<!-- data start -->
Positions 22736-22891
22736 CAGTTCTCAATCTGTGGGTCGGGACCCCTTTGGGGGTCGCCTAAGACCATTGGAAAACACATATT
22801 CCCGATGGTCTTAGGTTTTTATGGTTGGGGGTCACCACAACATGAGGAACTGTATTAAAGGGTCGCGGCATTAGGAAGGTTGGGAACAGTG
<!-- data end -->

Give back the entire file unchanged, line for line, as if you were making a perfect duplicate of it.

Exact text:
Positions 22736-22891
22736 CAGTTCTCAATCTGTGGGTCGGGACCCCTTTGGGGGTCGCCTAAGACCATTGGAAAACACATATT
22801 CCCGATGGTCTTAGGTTTTTATGGTTGGGGGTCACCACAACATGAGGAACTGTATTAAAGGGTCGCGGCATTAGGAAGGTTGGGAACAGTG